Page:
THOSE MODERNISTS KNEW HOW TO COMBINE BEAUTY AND FUNCTION
Over the years I’ve collected a lot of things, ranging from the complete original Kenner Star Wars toy line and Beatles albums and ’45s to the graphic novels by Hugo Pratt and Didier Comès. Since the turn of the millennium, I focus on furniture, arts and crafts and -of course- household products that were made between 1900 and 1980. Why that rather large era? Well, I like all things appealing and those modernists knew how to combine beauty and function. Although many products were already mass produced in the 60s and 70s, they still obtained a certain quality. After 1980 ‘Made in Taiwan’ kicked in full force and postmodernism paved the way for a lot of, imho, poor design and architectural misfits.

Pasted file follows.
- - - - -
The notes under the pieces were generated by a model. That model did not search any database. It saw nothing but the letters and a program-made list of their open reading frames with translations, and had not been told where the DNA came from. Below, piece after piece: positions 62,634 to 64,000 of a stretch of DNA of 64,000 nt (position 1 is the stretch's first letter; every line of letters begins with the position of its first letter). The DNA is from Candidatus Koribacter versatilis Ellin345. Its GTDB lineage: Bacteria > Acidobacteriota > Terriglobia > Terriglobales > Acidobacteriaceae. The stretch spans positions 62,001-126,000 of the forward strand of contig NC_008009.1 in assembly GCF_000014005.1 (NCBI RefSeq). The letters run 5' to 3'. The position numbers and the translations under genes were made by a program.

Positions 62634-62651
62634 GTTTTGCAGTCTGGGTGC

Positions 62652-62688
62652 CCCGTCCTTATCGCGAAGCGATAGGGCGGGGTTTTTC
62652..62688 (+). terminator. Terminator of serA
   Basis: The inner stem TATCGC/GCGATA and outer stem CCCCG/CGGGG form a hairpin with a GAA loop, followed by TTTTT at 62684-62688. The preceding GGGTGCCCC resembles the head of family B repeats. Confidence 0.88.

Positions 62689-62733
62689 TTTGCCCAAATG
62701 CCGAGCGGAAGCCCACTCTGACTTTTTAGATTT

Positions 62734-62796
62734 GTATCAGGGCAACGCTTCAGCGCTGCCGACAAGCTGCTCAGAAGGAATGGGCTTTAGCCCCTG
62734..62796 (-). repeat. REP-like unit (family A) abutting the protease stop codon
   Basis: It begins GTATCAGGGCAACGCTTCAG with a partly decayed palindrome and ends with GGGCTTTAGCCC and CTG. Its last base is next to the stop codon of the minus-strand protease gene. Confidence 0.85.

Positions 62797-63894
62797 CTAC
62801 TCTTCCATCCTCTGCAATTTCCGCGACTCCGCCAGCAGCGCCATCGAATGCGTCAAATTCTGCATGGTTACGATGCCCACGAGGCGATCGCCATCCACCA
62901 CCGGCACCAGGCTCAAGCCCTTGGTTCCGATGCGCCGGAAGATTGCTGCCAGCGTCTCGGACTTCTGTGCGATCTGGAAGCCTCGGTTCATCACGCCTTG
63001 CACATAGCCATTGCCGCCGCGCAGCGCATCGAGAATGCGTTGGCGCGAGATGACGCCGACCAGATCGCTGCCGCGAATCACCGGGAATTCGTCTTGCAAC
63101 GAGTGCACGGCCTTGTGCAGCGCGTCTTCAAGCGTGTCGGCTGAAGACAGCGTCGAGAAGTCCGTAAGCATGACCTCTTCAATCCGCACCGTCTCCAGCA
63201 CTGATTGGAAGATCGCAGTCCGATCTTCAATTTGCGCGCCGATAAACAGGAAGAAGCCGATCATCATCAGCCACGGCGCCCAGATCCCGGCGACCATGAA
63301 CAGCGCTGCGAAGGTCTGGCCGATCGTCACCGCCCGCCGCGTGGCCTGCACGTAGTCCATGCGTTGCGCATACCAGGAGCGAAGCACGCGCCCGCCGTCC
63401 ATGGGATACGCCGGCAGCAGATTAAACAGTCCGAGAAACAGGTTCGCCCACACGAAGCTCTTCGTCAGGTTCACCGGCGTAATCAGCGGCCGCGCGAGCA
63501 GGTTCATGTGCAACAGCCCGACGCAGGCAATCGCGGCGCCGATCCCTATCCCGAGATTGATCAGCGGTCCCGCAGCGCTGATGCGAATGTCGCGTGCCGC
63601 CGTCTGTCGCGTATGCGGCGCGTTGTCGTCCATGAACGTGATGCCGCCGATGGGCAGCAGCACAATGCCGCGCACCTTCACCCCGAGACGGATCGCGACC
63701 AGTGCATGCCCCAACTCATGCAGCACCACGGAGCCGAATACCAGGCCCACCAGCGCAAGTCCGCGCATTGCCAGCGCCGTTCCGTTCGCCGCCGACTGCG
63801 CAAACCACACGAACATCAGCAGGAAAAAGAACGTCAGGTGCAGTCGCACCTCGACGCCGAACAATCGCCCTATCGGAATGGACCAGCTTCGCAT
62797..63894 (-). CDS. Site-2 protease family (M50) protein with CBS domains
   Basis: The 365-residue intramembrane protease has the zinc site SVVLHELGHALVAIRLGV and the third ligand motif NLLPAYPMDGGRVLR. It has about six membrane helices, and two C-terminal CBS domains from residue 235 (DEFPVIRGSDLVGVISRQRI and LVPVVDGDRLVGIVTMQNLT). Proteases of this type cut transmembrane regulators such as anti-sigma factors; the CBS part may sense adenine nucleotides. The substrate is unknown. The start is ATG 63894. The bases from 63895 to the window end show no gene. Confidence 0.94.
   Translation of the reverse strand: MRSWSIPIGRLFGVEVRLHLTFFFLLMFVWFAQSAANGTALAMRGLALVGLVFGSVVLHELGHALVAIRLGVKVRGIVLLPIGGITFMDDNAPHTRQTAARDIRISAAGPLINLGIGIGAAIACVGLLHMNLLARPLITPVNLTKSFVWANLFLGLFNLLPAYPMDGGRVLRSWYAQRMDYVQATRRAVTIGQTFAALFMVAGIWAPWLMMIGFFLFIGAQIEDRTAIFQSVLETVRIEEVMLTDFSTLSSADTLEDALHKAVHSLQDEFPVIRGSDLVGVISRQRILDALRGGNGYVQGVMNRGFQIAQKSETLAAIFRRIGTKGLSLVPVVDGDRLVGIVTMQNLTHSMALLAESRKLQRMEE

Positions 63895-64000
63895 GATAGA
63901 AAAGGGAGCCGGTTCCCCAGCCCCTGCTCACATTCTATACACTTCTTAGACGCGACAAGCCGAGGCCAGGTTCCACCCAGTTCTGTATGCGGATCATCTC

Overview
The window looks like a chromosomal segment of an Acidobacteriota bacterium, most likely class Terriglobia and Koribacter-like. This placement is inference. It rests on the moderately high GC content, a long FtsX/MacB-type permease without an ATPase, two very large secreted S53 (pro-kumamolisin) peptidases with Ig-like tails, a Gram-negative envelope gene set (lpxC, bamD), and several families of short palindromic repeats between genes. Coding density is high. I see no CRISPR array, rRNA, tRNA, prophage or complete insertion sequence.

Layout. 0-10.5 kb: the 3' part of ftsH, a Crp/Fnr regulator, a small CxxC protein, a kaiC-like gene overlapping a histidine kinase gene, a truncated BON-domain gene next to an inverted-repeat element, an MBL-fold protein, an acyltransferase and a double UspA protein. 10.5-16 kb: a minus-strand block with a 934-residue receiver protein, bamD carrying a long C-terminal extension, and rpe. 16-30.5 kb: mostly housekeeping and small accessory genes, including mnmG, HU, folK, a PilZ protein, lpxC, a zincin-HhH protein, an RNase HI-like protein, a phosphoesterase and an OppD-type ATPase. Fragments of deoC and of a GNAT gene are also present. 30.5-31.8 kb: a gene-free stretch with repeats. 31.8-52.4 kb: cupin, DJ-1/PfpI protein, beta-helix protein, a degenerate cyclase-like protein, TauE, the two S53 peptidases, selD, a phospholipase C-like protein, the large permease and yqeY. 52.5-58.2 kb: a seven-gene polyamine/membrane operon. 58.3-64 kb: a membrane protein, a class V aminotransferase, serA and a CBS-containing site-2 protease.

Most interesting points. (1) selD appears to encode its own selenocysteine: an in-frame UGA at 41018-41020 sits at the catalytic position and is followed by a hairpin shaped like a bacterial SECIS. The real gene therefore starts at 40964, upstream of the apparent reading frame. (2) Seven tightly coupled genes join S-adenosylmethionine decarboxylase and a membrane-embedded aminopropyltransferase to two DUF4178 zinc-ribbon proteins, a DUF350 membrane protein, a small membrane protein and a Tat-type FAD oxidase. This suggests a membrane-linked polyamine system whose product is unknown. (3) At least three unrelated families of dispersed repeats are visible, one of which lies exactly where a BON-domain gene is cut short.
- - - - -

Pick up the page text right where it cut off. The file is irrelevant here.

Collecting design furniture and lighting for me means: sell an item to buy one. The main reason is that I cannot afford to have a houseful of design pieces, but I also like to change the scenery once in a while. The focal pieces from let’s say Arne Jacobsen, Poul Henningsen, Verner Panton and Cees Braakman are staying, the rest is…well…open for discussion. Being a design freak and architecture fan also requires a lot free time, visiting (online) markets, (online) arts and crafts shops and the occasional thrift store. Holidays are covered with museums and garden parks and I’m always on the lookout for beautiful buildings, details in doors and windows, statues and even street furniture. I literally walk with my head up high, aiming for a great sight. You can find the results at this blog. Enjoy.